ISSN (Print) - 0012-9976 | ISSN (Online) - 2349-8846

Judicial ActivismSubscribe to Judicial Activism

Myth of Judicial Overreach

The question of judicial activism is once more in the limelight with two Supreme Court judges making observations on the "overreach" of the judiciary. This article examines the veracity of such observations and points out that the courts must intervene to enforce the rule of law and cannot remain mute spectators to the callousness of the executive class.

Linking of Rivers: Judicial Activism or Error?

The Supreme Court's direction that the rivers of India shall be linked within 10 years is not at all a defensible instance of judicial activism. That apart, turning to the merits of the direction, one wishes that the learned judges had undertaken a more careful study of the subject before deciding to issue directions. Fortunately these are interim directions, and there is still time for a reconsideration of the matter. It is to be hoped that the Task Force that is to be set up as directed by the Supreme Court will consider not merely the 'modalities' of the `linking of rivers' but also the soundness and wisdom of the idea. Any headlong rush in the pursuit of this chimera will be disastrous.

An Economic Analysis of Judicial Activism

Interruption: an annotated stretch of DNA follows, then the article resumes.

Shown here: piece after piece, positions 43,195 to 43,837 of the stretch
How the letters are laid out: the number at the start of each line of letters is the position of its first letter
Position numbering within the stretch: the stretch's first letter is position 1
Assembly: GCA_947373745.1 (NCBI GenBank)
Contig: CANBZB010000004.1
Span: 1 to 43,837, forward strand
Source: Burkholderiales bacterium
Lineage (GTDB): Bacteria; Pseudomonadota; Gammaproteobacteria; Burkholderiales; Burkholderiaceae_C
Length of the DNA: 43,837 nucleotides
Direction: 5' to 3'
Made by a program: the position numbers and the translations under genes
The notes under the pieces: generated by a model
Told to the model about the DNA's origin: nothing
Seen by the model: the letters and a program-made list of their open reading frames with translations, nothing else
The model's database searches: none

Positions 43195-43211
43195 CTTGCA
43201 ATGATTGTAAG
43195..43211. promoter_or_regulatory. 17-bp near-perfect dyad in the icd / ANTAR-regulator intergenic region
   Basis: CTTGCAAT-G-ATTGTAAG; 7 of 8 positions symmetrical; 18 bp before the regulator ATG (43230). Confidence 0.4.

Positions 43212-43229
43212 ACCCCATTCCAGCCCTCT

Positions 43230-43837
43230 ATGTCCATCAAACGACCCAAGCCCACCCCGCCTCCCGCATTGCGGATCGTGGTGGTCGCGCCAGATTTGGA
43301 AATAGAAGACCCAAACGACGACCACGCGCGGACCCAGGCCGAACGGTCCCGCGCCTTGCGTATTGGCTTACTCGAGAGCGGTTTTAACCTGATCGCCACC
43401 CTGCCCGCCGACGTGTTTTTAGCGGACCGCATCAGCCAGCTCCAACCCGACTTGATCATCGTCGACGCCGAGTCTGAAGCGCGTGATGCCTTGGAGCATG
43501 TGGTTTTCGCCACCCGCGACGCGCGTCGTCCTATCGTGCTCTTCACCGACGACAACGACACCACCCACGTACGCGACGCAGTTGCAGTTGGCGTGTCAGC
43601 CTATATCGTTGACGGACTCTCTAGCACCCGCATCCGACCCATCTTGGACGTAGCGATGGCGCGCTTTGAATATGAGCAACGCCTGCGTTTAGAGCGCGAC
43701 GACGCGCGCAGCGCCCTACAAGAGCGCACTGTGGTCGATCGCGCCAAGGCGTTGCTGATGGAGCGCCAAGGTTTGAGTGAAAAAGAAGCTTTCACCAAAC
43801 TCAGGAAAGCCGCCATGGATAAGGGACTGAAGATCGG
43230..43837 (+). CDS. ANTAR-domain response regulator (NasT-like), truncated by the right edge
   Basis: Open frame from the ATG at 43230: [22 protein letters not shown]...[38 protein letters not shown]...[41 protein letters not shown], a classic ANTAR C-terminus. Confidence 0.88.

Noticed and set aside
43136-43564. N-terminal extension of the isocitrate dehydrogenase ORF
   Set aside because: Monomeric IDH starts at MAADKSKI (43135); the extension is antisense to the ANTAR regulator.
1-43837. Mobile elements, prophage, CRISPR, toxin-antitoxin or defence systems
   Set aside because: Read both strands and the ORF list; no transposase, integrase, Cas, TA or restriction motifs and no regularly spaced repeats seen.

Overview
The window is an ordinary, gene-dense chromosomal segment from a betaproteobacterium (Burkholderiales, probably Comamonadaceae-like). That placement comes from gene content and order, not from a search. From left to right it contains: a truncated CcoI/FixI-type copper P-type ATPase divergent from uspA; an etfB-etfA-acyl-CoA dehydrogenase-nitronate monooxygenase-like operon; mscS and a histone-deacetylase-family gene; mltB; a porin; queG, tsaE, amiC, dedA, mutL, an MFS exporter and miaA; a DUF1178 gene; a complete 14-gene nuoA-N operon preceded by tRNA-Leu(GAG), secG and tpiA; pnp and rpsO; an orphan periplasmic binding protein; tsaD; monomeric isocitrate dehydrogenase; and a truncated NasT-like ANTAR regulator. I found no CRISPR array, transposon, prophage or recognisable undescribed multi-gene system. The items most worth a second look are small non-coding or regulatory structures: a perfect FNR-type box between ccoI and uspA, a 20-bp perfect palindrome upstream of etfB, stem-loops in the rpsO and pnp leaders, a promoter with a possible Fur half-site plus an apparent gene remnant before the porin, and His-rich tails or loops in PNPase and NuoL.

Over time it is not just the rights of the 'socially excluded' that have been put up for judicial review and intervention; a whole gamut of issues such as the environment, consumer affairs, property rights, the practices of municipal corporations, educational institutions, politicians and political parties, to name a few areas, have been presented before the courts to prescribe public policy outcomes. This widening of subject matter has caused Indian judicial activism to be celebrated as a device of engineering social change. We propose an examination of judicial activism using the positive tools of economic analysis. The singular value of such an analysis lies in placing judicial activism in relation to the norm of economic efficiency. This enables a discussion in which one does not present the problem as one of contesting ideologies, but in terms of the impact of judicial activism on the allocation of resources. In the first section of the paper we outline the tools for the analysis. We establish a link between the doctrine of separation of powers and the notion of transaction costs and use this to define activism. In the second part we use the definition to perform a heuristic economic analysis of judicial activism. Our conclusions are mixed: while we see some virtue in what we call interpretational judicial activism, other forms of judicial activism that encroach on legislative or executive decision-making on grounds of privilege can result in social costs that outstrip benefits.
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